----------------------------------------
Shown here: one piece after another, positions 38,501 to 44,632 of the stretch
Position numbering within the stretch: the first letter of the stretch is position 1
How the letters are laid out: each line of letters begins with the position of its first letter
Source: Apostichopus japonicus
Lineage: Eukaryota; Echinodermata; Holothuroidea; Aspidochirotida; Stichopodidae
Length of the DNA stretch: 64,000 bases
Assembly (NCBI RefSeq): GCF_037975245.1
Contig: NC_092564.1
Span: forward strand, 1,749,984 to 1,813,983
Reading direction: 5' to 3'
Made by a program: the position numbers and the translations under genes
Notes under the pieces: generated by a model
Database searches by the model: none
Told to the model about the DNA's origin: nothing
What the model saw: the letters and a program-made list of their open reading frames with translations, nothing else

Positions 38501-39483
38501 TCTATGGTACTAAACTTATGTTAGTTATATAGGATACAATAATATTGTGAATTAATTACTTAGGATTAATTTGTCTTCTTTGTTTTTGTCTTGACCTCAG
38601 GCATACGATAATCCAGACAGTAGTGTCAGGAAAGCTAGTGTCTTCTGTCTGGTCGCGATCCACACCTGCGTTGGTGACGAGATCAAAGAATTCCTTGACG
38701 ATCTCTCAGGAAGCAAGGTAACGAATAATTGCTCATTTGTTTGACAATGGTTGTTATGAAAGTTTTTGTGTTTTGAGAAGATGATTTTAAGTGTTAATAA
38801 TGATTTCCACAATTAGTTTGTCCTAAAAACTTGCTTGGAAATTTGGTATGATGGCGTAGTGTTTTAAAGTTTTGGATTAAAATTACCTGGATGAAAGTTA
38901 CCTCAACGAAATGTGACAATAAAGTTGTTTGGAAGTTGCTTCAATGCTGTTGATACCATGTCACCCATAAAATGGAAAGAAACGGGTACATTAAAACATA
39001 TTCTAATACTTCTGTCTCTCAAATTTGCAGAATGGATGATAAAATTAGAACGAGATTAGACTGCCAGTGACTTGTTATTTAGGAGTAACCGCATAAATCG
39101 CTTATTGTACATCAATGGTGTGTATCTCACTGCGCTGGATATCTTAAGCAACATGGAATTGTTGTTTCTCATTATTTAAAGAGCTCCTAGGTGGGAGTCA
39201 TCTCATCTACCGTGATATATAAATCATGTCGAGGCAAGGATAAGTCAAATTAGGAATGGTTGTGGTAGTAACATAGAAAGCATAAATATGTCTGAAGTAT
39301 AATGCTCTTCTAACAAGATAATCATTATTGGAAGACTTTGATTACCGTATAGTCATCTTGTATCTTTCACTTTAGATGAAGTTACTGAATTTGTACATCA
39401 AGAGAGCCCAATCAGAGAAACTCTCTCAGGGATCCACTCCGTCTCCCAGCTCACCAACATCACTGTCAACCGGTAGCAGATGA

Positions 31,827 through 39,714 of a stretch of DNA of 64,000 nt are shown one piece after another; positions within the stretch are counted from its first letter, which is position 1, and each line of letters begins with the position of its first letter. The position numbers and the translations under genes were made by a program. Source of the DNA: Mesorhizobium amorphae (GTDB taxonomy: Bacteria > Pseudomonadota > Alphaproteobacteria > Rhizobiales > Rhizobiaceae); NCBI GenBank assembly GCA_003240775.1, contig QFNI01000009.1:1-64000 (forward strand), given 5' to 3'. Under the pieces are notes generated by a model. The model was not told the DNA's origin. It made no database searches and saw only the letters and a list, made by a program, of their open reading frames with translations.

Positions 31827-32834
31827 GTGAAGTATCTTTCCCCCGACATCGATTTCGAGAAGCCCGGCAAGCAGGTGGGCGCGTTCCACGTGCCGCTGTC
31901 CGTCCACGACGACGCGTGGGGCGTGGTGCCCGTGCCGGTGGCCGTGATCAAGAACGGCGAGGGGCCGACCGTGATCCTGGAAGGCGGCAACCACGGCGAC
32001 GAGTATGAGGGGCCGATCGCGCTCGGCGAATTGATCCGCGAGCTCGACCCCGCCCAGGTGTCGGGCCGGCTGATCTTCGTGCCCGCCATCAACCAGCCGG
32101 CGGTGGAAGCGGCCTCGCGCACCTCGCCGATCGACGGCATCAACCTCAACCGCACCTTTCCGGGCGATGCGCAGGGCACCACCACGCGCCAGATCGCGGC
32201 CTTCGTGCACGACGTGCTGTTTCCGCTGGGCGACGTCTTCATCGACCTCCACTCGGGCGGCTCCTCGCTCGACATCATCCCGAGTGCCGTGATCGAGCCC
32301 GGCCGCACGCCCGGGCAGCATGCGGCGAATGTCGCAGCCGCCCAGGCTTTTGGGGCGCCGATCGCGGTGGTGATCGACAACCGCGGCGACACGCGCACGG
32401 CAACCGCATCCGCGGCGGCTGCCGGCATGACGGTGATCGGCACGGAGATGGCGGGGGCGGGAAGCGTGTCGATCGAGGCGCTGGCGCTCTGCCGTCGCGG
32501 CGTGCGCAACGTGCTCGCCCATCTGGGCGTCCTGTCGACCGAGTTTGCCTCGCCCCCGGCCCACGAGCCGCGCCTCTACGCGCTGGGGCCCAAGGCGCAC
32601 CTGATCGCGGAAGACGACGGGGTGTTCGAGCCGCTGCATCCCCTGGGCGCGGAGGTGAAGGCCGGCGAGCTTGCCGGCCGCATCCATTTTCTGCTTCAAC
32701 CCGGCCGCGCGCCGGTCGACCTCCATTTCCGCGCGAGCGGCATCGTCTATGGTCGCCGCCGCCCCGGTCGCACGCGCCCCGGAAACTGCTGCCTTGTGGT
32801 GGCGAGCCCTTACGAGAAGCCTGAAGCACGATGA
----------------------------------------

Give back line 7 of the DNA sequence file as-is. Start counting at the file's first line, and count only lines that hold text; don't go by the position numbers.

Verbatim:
Assembly (NCBI RefSeq): GCF_037975245.1